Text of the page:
3 Crimes Where a Minor Will be Tried as an Adult

Crimes as a minor

Juvenile court is serious, and any minor who goes through it will carry the consequences for the rest of their life. But it’s typically not as serious as criminal court is for an adult. A minor is in a formative part of their life where they are expected to make mistakes, sometimes especially poor ones.

If a minor commits a crime, they usually go to juvenile court and receive a punishment that is meant to set them on the straight and narrow. While criminal court has the same goal, an adult isn’t expected to change from their punishment as quickly as a child may.

But, there are some crimes that, even if committed by a minor, the courts of Pennsylvania are not going to show leniency for. There are some crimes where even a minor will be tried as an adult. If your child has been charged with a crime that can see them face criminal court, you need to contact the criminal defense attorneys at Mazzoni Valvano Szewczyk & Karam.

Crimes That Aren’t Tried in Juvenile Court

There are some crimes where it’s inconsistent whether or not a minor will go to criminal or juvenile court. Drug crimes, for example, can be held in juvenile court if it’s for minor drug crimes like possession of drugs like marijuana. Possession of certain drugs can send a minor to criminal court, and so can selling or transporting with intention to sell.

In these instances, what usually helps a judge decide whether to send them to juvenile or criminal court are two things. If the minor shows a willingness for treatment, supervision, and rehabilitation, and if they show no signs of being a public danger, the court will consider trying them in juvenile court. If they turn 18 before they go to court, but were 17 when they were charged, they will be tried as an adult.

There are other crimes where a minor will be tried as an adult with almost no exceptions.

#1. Murder

Murder is defined as intentionally killing someone. Unlike most states, Pennsylvania has three different degrees of murder charges. The third-degree is for a murder that wasn’t premeditated or the consequence of the defendant committing a crime, but also wasn’t an accident. An example of something that would lead to a third-degree murder charge would be killing in the spur of the moment. It’s not quite what could be called a crime of passion, because there was clear controlled intention, rather than uncontrollable provocation.

Second-degree murder would be killing someone while committing another violent crime like robbery, burglary, arson, or kidnapping. First-degree murder would be a premeditated murder, or any murder that’s deliberate and planned.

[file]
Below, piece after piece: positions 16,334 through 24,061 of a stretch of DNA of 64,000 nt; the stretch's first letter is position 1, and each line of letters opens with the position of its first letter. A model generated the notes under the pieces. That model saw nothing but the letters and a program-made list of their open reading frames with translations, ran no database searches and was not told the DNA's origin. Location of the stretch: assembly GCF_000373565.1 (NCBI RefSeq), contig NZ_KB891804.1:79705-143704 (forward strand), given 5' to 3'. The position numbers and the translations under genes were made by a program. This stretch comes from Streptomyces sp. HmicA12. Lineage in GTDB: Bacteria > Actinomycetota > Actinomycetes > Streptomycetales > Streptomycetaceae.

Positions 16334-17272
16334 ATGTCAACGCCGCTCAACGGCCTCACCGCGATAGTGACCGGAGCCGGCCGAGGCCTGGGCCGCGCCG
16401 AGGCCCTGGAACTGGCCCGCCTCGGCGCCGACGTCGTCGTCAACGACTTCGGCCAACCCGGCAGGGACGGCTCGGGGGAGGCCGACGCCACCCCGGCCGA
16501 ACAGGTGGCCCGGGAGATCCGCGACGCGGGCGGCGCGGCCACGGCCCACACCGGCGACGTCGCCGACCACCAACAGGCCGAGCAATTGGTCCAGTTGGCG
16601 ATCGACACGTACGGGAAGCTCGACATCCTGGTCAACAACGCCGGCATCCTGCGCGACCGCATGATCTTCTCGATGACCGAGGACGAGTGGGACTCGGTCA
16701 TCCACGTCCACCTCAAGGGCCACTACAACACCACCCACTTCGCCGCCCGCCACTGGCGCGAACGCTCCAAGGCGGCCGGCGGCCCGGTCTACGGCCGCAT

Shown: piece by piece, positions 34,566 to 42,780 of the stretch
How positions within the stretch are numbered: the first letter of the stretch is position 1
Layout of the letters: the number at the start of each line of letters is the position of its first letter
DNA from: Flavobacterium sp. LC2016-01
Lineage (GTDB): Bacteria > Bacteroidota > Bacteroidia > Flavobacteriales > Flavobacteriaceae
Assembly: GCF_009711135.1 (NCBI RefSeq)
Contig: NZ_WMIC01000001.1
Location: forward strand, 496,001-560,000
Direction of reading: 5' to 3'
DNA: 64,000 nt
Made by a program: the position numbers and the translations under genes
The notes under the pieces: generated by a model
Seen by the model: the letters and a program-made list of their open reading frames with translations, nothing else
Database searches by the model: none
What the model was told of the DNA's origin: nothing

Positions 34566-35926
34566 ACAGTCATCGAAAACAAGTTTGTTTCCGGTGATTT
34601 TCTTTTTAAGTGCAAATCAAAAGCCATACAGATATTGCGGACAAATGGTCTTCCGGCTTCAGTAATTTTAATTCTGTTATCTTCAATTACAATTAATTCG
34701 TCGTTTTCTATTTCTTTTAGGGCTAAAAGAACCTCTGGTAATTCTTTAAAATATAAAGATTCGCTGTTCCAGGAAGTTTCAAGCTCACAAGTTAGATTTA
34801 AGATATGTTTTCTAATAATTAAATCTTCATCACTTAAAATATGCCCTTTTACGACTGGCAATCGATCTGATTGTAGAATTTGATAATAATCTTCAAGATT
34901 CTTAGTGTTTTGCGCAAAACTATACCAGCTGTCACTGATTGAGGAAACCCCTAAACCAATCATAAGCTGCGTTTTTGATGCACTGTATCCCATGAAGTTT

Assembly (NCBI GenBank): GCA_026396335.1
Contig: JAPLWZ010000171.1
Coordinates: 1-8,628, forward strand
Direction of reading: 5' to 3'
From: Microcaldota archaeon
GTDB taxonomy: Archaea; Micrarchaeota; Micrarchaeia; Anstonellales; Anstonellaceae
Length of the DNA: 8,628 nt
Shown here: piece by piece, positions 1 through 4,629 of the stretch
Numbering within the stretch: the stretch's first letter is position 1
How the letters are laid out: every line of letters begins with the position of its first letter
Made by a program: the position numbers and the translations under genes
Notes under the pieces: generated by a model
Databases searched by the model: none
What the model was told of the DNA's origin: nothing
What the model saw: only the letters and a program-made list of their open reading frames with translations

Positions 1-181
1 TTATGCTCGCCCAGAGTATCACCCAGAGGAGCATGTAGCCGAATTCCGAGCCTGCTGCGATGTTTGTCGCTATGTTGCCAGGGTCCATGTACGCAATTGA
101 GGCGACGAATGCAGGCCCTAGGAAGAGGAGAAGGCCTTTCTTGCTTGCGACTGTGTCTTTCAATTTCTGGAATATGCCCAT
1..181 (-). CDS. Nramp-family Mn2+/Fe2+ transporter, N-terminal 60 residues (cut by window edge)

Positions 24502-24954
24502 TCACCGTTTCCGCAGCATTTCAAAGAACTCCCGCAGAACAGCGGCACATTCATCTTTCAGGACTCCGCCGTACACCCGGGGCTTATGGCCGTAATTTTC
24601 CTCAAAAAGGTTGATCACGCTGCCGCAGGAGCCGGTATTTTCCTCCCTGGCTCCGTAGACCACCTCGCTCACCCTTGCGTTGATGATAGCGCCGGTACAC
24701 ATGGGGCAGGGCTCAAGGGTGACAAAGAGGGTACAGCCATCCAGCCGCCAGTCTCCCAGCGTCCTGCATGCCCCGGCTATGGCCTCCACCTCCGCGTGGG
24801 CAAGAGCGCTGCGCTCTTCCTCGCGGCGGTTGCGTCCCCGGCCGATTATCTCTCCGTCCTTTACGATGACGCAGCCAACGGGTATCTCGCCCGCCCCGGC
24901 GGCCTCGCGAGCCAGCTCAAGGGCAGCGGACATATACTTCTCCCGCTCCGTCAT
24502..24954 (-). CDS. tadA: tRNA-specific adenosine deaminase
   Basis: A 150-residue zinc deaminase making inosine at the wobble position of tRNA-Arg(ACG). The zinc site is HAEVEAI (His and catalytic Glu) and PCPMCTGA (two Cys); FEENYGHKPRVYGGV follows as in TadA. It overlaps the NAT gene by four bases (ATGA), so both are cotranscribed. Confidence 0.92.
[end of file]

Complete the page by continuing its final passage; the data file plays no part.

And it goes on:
If a minor is charged with any of these crimes, they will face criminal court. Juvenile court does not handle cases of murder.

#2. Voluntary Manslaughter

Manslaughter involves a lack of control of some kind when you kill someone. Involuntary manslaughter would be killing someone in an accident caused by the defendant’s negligence. A car accident is a common example, and juvenile court will sometimes handle involuntary manslaughter.

Juvenile court will not handle voluntary manslaughter, or crimes of passion, where someone was provoked into murder in most instances. If a minor is 15 years or older, is accused of using a weapon in the crime, or has priors for indecent assault, rape, robbery, or other violent crimes, they must be handled in criminal court.

#3. Crimes with a Deadly Weapon

If a violent crime was committed with a weapon, the minor will automatically face criminal court. The use of a weapon is a metric that confirms that the minor still poses a danger to the public. The crimes where the use of a deadly weapon necessitates criminal court include:

  • Indecent assault
  • Aggravated assault
  • Rape
  • Grand theft auto
  • Kidnapping

These crimes alone can see a minor face criminal court as well, but not overwhelmingly so.

Don’t Wait, Contact the Juvenile Defense Attorneys at MVSK Law

If you’re a minor or the parent of one who has been charged with a crime that will see them face criminal court, you need a criminal defense attorney immediately. There’s only so much time to build a foundation for their defense, so every second counts. Contact us as soon as possible so we can protect your child to the best of our ability.

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Mazzoni Valvano Szewczyk & Karam

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